Serving While Sheltering

by Dennis Ahern

Yesterday was a strange day in the midst of our new normal. After checking in with the IM team at 7:30 a.m. (California time), my wife, Denise and I went to buy groceries. We experienced the push of the cart during the early morning “senior” shopping hours. Truthfully, my wife does not accept invitations from anyone or anywhere that begin with, “Dear Senior Citizen.” But, she accepted my invitation because I invited her to join me as my guest. Does it seem strange to others besides me that before entering a supermarket, we put on masks and gloves? It seems like we should be preparing to enter a bank. Yesterday was just a strange new normal day. Today, I offer these tips for serving while sheltering.

  1. Have a plan for the workspace.

Use a room or space in a room dedicated to work—even if it’s just “dedicated” for certain hours of the day. If you are an extrovert, face away from the doorway. If you are an introvert, then quote my wife, “The world is finally speaking my language.”

  1. Have a plan for routine.

Attempt to start and finish each workday at the same time. Routines are good. Be creative by placing additional life-giving practices into daily routines. Schedule Philippians 4:8 activities that renew, restore, and refresh. Take time to create. Take time to celebrate a sunrise or a sunset.

  1. Have a plan for communication with your supervisor and your team.

Paraclete is a remote team. We meet remotely on a weekly basis and some of us meet more than once per week. Remote teams need to communicate more often than those who share an office.

  1. Have a plan for daily exercise.

My wife and I have been walking together for the last month prior to dinner. The exercise is good for our physical health and the walk is also good for our marital health. Conversations have been rich.

  1. Have a plan for healthy eating and healthy snacking.

If COVID-19 continues, I will probably continue to make progress with weight loss. Weight loss would be a wonderful way to celebrate the release from captivity.

  1. Have a plan for community.

We now use technology to participate in our church’s worship services, adult Sunday School class, and small group meetings. New relational connecting is happening. After we’ve all been “paroled”, may we not lose these new ways of reaching and embracing our various communities.

  1. Have a plan to connect with extended family.

We’ve started “attending” weekly meetings with extended family. With some relatives, online gatherings have actually increased our connecting during this season of mandatory “isolation”.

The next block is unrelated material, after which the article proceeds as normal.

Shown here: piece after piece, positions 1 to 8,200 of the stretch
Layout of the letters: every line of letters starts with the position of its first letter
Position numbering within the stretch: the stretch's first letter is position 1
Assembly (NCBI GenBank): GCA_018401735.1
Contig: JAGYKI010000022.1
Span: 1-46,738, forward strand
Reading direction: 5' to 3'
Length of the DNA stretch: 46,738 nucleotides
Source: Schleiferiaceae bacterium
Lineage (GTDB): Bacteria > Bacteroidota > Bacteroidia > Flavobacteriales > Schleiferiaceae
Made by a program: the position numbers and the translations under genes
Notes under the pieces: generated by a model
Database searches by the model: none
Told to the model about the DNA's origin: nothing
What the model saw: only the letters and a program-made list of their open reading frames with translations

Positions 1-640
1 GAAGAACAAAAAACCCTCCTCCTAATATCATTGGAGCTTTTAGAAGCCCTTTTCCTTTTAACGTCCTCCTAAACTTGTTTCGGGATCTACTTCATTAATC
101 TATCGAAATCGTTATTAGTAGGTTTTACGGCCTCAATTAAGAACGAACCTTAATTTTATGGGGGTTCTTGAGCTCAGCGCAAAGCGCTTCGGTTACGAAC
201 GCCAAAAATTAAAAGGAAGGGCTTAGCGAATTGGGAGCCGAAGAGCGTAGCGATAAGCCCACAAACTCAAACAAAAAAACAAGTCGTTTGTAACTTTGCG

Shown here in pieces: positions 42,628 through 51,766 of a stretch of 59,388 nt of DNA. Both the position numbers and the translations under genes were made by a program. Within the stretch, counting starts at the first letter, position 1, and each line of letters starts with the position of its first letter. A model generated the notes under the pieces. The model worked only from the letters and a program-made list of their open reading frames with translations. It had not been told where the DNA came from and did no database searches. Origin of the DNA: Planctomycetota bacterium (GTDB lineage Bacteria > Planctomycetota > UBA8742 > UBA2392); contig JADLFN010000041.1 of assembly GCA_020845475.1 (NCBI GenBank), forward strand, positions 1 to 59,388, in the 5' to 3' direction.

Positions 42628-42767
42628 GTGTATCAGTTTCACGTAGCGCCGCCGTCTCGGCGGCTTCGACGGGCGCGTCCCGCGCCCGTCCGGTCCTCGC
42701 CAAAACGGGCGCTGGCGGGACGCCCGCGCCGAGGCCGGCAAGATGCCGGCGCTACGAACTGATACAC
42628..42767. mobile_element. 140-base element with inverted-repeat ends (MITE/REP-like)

1. Have a plan for being thankful and generous.

Many are experiencing a significant loss of income. Practice thankfulness and generosity.

  1. Have a plan for helping others.

I have now set a goal to help at least one person on a daily basis. This could mean writing a note, placing a phone call, praying with them for a specific need, or giving a gift of service. I’m using this season to cultivate adventure by assisting those with needs greater than my own.

  1. For those who are married, have a plan to love your spouse.

Denise and I learned from one recent news report that forced confinement was stressing some marriages and that phone calls to divorce attorneys were on the rise. This is a sad story. When Denise and I do our walkabouts together, we don’t follow the six-feet of separation rule.

  1. Have a plan to limit access to the news.

Unlimited COVID-19 news exposure feeds fear. While some of us will eventually grieve the loss of loved ones, anxiety will not help us love and trust God, grieve well, or serve others.

  1. For those with young children at home, have a plan to invite others to help share in their care.

Grandparents or other family and friends can provide remote support. When help is needed, ask.

  1. Have a plan for pursuing the shelter of God Most High.

“He who dwells in the shelter of the Most High will abide in the shadow of the Almighty. I will say to the Lord, My refuge and my fortress, my God, in whom I trust!” (Psalm 91:1-2) The psalmist declares the availability of God’s shelter. (vs.1) The psalmist then testifies that God’s shelter is more than available, it is obtainable. May our sheltering at home lead us in how to pursue sheltering in Him.

Header image Image by Free-Photos from Pixabay